UCL  IRIS
Institutional Research Information Service
UCL Logo
Please report any queries concerning the funding data grouped in the sections named "Externally Awarded" or "Internally Disbursed" (shown on the profile page) to your Research Finance Administrator. Your can find your Research Finance Administrator at http://www.ucl.ac.uk/finance/research/post_award/post_award_contacts.php by entering your department
Please report any queries concerning the student data shown on the profile page to:

Email: portico-services@ucl.ac.uk

Help Desk: http://www.ucl.ac.uk/ras/portico/helpdesk
Publication Detail
Designing acceptable user registration processes for e-services
  • Publication Type:
    Conference
  • Authors:
    Porter C, Sasse MA, Letier E
  • Publisher:
    BISL
  • Publication date:
    14/09/2012
  • Published proceedings:
    Proceedings of HCI 2012 The 26th BCS Conference on Human Computer Interaction
  • Status:
    Published
  • Name of conference:
    HCI2012 - People & Computers XXVI
  • Conference place:
    Birmingham, UK
  • Conference start date:
    12/09/2012
  • Conference finish date:
    14/09/2012
  • Keywords:
    Registration, E-services, Security friction, Workload, Design
Abstract
User registration can have a serious impact on the success of online government services. Different services require different levels of identity assurance, and different registration processes are put in place to deliver them. But from the citizen’s perspective, these processes often require a disproportionate amount of effort, which reduces users’ acceptance. Typically, when sign-up to high-effort services is not mandatory, take-up is low; when it is compulsory, it causes resentment, and neither is desirable. Designers of services requiring registration currently have no way of assessing likely user acceptance at design time. We are introducing a tool that allows system designers to identify the impact of registration processes on different groups of users, in terms of workload and friction. Personas have been successfully applied to assist security designers, and we extend the concept with statistical properties, and introduce the Persona Group Calibration (PGC) exercise to calibrate the different personas for sensitivity to specific identity-related elements.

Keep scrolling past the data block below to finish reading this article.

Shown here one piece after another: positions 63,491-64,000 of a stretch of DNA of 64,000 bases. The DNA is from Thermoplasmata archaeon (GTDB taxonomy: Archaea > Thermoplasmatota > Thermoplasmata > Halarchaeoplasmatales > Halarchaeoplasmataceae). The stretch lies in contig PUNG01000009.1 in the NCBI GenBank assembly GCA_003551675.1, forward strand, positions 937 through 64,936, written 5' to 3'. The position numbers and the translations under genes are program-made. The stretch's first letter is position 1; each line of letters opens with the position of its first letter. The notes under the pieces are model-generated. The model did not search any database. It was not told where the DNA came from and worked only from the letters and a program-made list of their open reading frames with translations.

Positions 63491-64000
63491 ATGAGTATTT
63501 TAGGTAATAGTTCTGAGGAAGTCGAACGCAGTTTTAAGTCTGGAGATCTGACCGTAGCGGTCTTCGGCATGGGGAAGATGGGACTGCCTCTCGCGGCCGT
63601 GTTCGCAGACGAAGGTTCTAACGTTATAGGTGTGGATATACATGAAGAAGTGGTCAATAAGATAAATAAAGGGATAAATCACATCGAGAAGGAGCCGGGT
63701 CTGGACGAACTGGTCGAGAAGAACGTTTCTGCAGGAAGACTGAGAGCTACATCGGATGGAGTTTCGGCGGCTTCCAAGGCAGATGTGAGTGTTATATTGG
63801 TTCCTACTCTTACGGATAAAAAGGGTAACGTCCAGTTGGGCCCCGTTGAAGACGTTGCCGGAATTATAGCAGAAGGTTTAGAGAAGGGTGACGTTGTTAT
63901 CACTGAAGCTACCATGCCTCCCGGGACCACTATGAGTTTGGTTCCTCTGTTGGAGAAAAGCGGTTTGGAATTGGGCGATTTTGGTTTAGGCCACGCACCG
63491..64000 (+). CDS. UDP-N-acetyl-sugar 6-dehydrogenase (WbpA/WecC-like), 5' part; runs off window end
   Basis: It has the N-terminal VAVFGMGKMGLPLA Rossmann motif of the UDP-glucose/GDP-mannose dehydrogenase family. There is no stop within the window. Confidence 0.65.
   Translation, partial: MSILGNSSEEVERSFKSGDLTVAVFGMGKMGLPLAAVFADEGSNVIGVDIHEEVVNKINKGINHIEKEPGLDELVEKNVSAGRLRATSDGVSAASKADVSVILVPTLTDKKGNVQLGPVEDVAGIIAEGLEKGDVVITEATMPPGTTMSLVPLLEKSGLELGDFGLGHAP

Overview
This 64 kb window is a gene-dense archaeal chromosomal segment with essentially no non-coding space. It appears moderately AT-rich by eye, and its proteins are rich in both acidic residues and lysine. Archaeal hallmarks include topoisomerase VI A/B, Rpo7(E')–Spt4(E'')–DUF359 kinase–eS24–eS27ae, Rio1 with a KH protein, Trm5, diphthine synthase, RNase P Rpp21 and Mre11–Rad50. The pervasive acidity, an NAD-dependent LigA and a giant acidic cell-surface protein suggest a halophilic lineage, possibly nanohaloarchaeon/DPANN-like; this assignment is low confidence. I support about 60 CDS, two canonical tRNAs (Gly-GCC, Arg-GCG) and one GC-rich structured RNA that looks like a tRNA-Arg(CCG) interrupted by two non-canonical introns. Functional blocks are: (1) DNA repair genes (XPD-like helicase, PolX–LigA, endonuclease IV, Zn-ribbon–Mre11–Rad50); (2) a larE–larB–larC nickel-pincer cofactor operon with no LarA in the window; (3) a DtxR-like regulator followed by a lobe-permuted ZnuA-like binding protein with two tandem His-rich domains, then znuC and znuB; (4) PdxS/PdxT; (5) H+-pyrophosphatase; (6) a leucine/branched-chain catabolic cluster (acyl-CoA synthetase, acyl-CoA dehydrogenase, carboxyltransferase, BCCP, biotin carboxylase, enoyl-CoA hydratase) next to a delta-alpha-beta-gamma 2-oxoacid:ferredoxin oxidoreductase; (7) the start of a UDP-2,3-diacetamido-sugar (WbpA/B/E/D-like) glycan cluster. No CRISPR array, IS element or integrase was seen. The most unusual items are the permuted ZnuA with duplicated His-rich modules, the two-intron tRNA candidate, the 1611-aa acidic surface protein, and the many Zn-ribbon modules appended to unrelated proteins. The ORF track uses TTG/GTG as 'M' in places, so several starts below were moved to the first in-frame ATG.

Publication data is maintained in RPS. Visit https://rps.ucl.ac.uk
 More search options
UCL Researchers
Author
Dept of Computer Science
Author
Dept of Computer Science
University College London - Gower Street - London - WC1E 6BT Tel:+44 (0)20 7679 2000

© UCL 1999–2011

Search by